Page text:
An interesting piece from FujiSankei Business-i (in translation):
Animation Produced in Small Teams is a Breath of Fresh Air for the Industry: FROGMAN Co., Others Showcase A Powerful Individuality
March 13, 2007
Animation produced in small teams have been hitting the market one after the other recently, which is a new development as works are usually produced in production teams of dozens or even hundreds of people. The new works, which maintain a high level of quality while showcasing the creators’ intense vision in every nook and cranny, a feat that can only be achieved in a small team, are blowing a new wind throughout Japan’s animation industry. (by Ryuichi Taniguchi)
Improved Performance of PCs Plays a Role
Makoto Shinkai, director of “Five Centimeters Per Second” (秒速５センチメートル) gave thanks before the 200 people who had gathered to watch his animated film shown at Cinema Rise in Tokyo’s Shibuya Ward on March 3: “I am happy to show a film that I made the way I wanted it in a large space.” This was his first film since his long-form “Beyond the Clouds, at the Promised Location” (雲のむこう、約束の場所) was shown at the same theater in November 2006. He seemed to have felt a positive response from the excited crowd of waiting fans that filled the seats.
In the past, animation production was assumed to require a large staff, but Shinkai released his first 25-minute short “Voices of the Stars” (ほしのこえ) created almost entirely by himself on a PC. The imagery, which measures up to animation made by pros, and the story, about susceptible young men and women, made the piece a hit with the younger generation and gained its creator recognition as a member of the new generation of animation directors.
However, Shinkai did not choose the path of producing his work in a major studio with a large staff at his beck and call. He continued using PCs and producing his films with a small staff to complete his “Beyond” and the more recent “Five”.
Shinkai explains, “For a year and half, I had the animation staff come to my home, and created it at a steady pace using my desktop. He didn’t create the whole thing by himself as in “Voice of the Stars,” but he made drastic staff cuts compared to the number of people involved in “Beyond.” As a result, Shinkai was able to realize a film in which his vision crept into every nook and cranny, from depictions of the lyrical countryside, to the village landscapes, to the endless sky and ocean.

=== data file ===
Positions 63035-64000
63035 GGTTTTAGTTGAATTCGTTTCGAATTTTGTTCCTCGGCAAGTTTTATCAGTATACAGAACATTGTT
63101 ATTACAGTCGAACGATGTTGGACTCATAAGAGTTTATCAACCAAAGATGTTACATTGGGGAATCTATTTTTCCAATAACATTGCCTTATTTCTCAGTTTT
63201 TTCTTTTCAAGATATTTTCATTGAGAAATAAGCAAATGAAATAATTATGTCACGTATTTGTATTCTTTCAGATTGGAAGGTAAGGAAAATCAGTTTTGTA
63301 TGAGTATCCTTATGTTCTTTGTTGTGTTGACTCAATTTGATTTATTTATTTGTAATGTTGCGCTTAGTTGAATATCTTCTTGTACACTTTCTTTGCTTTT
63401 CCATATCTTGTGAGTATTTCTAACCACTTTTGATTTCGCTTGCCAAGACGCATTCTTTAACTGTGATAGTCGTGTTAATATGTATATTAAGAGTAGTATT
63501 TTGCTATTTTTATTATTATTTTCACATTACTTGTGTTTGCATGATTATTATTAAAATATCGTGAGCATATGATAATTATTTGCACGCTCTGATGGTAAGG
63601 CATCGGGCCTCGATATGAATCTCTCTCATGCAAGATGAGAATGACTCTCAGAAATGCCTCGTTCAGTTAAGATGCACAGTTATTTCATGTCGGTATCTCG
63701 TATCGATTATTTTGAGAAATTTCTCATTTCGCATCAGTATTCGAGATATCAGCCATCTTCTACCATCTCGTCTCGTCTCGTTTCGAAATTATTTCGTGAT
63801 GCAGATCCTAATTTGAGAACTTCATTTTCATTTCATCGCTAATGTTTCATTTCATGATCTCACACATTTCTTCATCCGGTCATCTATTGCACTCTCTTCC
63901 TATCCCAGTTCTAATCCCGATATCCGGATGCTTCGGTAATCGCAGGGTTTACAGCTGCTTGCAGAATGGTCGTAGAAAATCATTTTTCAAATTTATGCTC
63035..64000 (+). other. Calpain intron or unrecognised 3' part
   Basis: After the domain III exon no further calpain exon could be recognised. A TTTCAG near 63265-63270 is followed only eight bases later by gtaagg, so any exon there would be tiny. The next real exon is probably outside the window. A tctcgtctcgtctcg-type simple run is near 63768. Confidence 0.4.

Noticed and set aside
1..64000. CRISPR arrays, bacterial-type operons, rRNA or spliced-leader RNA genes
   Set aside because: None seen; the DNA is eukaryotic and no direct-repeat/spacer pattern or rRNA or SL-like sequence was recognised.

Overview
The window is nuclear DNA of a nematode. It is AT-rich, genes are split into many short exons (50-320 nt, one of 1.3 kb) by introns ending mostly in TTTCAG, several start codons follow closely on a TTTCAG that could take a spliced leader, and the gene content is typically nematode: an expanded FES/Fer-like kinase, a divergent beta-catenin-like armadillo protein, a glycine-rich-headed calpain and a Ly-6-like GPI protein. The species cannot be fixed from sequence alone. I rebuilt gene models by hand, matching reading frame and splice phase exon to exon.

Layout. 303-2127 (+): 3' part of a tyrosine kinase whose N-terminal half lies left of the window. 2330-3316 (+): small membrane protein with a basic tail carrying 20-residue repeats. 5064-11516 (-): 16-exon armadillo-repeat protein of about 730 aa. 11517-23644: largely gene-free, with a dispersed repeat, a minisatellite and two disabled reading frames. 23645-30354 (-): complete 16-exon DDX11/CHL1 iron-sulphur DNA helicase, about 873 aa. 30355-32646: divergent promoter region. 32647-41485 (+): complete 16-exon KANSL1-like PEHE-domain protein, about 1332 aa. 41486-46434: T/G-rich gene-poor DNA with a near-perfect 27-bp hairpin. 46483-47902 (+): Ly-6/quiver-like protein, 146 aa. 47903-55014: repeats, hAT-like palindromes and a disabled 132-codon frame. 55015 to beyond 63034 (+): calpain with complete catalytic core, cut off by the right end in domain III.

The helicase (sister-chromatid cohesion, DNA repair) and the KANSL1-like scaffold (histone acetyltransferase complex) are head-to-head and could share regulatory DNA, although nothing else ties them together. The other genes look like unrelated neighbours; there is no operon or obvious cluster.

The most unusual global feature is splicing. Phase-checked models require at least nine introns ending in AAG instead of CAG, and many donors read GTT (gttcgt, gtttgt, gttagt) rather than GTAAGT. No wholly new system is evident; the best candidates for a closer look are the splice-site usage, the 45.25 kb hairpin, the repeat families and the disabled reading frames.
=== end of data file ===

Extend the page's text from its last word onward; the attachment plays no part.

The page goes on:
Productions that can make full use of the creator’s individuality because of such a small staff are made possible by high-performance PCs that can be used to draw, color, and even edit finely detailed images. It’s easy to see how individual creators like Shinkai can make it into the animation industry if they have talent and backup in terms of funding.
Product Placement Comes to Anime
The films produced by FROGMAN Co, led by a man who goes by the same name, were also born of superior talent, a PC, and the Internet. The company creates animation using Flash, an animation software that can play simple video on a PC, and began offering programs on the Internet starting in 2004. These short films gained an following, and in April 2006 FROGMAN’s “Falcon’s Claw, Secret Society” (秘密結社鷹の爪) debuted on TV Asahi.
On March 17, “Falcon’s Claw, Secret Society The Movie: The Fuhrer Dies Twice” (総統は二度死ぬ) opens in theaters. FROGMAN spoke at a sneak preview held in Roppongi on March 4: “I’m so happy because cinema is the apex of film.” Just as in the TV version, FROGMAN does almost all the voices himself and drew most of the animation. He was overjoyed to see his brainchild up on the big screen.
The big-screen version of course cost more, but the costs were covered by including product placement within the film. Since it’s a comedy, the film blatantly displays company logos and products to make the crowd laugh. They even included a “budget gauge” on the side of the screen that dips during the more elaborate CGI scenes as a gag for the audience.
Another Internet-based talent is Rareko. She published her work on the Internet and eventually worked into picture books and DVDs after they became popular. As more and more companies seek out dormant talent, it looks as though we’ll keep seeing unique, individual animation.
The Companies Backing up Individual Talent
Individuals’ talents can only blossom fully with the support of a corporation. Shinkai has received support from Comics Wave (headquartered in Shibuya) since he began work on “Voices”. CW is a company that manages publishing rights for content and scouting/development of creators. They contract with manga artists and illustrators and serve as a conduit for bargaining with companies that want to use the creators’ characters.
DLE (HQ: Chiyoda Ward), a company founded in 2001 as a company that provides consulting for the video content industry, serves as FROGMAN’s producer. In addition to producing television programs, the company also aids in Flash animation and helped bring FROGMAN into the limelight.
Fanworks (Shibuya) produces independent animation and supports Rareko, of “The Fragile Tank” (やわらか戦車) fame. When the Internet-based animation took off, they served as a conduit for commercialization demands and helped boost its popularity by forming the “Fragile Tank Coalition Force.”
To close out, here are some YouTube clips of some of the shows mentioned in this article:
Falcon’s Claw Secret Society:
Five Centimeters Per Second: